Except that he didn’t come up all the way. “I was conscious but couldn’t move my arms or legs,” he told me in an interview. “If I had been alone, I would have drowned.”

Fortunately, friends pulled him out, and an eminent Boston neurosurgeon put him in the Spinal Cord Injury Unit at Boston University Memorial Hospital, where he performed a laminectomy at the fourth and fifth cervical vertebrae.

Then the reality. “Your husband will never walk again,” the doctor told Gay. “All sorts of other things may happen, but you must abandon all hope that he will ever walk again.” Ten days after the operation, a classmate visited him in rehab, looked down on his friend, now a quadriplegic, and commiserated.

“Come on, Jack,” Reich shot back. “Walking’s not the only thing in life.”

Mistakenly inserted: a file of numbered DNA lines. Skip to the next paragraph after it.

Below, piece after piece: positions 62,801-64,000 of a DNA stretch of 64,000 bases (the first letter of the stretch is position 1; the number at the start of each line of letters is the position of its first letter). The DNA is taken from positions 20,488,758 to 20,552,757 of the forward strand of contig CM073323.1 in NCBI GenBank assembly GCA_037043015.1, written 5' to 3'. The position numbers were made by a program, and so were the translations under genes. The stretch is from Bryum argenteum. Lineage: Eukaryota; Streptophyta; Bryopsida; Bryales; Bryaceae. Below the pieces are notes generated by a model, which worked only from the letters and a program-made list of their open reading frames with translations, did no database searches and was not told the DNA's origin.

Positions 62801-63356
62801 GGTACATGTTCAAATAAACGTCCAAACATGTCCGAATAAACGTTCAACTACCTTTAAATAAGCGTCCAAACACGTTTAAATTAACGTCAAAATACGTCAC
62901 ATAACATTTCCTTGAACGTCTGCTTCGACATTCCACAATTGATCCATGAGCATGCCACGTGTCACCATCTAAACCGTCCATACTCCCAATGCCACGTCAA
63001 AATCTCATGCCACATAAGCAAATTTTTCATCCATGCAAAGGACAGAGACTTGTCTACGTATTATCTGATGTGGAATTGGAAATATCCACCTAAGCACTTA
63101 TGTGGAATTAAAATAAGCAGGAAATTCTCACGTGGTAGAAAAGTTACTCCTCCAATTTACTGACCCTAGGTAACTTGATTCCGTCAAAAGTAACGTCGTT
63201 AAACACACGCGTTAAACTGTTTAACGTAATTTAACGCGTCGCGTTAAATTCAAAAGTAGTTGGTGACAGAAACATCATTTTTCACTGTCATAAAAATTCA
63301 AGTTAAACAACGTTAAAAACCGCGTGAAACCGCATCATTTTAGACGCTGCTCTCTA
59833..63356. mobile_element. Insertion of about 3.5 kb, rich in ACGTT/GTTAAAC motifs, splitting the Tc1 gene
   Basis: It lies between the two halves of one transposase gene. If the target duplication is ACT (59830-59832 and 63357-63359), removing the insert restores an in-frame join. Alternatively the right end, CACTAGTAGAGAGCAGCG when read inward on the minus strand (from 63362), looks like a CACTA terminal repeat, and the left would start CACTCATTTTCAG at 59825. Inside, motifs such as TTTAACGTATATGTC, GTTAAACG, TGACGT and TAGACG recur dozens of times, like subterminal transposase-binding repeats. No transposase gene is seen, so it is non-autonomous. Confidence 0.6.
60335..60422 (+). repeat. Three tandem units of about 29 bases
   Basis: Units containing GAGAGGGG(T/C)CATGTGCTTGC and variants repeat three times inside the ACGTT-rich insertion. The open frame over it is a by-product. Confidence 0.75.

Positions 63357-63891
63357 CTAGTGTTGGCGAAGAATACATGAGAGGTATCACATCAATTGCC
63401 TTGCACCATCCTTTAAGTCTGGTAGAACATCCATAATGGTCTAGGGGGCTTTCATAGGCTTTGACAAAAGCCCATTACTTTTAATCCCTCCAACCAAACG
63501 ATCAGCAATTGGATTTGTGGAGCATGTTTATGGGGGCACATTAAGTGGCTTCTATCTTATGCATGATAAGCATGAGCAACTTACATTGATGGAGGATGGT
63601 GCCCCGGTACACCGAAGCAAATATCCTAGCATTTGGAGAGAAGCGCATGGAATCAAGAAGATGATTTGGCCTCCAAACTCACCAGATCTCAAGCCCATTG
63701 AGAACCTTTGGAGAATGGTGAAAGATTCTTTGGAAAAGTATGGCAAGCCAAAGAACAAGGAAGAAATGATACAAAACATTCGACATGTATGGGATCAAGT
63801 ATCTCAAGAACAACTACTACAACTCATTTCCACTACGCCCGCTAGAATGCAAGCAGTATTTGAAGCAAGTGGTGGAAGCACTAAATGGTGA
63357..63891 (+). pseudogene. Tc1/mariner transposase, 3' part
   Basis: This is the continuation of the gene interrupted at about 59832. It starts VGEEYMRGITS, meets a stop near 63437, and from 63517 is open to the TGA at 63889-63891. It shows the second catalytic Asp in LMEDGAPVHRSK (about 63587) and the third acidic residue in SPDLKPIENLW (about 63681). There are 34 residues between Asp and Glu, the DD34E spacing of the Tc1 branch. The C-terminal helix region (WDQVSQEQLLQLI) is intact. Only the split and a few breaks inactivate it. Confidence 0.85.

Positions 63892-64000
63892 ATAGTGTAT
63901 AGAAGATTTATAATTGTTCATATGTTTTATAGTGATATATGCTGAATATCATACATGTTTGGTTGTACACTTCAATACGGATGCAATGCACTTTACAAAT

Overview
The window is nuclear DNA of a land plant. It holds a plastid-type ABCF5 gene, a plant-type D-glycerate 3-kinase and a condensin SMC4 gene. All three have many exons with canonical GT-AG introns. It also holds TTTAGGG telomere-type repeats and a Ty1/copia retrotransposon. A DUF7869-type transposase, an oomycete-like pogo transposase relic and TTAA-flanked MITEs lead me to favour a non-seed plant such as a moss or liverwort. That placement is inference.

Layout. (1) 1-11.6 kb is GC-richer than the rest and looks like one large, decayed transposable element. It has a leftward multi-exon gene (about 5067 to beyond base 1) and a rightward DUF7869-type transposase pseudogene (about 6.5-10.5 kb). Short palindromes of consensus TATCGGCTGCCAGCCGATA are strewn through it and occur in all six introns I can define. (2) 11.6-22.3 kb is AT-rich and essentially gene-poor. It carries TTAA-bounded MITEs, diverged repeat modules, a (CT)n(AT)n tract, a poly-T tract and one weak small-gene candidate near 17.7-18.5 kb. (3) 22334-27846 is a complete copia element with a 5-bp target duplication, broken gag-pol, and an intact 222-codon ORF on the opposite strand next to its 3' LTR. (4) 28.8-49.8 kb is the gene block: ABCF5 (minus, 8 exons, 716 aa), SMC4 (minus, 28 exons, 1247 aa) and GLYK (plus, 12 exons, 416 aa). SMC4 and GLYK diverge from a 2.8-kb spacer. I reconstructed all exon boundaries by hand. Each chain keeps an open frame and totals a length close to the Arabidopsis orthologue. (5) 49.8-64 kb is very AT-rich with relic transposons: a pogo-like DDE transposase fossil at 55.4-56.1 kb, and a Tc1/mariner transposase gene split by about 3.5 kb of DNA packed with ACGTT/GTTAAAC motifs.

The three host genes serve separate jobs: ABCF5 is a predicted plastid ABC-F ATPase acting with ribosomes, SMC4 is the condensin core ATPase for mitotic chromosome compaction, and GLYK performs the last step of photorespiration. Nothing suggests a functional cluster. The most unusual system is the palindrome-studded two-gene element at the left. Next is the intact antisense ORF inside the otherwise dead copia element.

Reich went home three months after his accident and returned to work the following May. Gay drove him to work each day until he learned to drive a specially equipped car. When he returned to his job at Polaroid, he was met with polite reserve. “They hadn’t seen anyone come up in the freight elevator — in a wheelchair — to the production floor, much less their former boss.”

Although Reich was confident that he would walk again, when his recovery stretched out, he developed an interest in doing something about it — and perhaps helping others. When he asked what research was being done in regenerating the central nervous system, he found not much. Granted a leave of absence from Polaroid, he set up the National Paraplegia Association on a pingpong table in his basement. Congress authorized funding from the National Institutes of Health, and he became deputy secretary of state, working with other countries to promote understanding of paraplegia.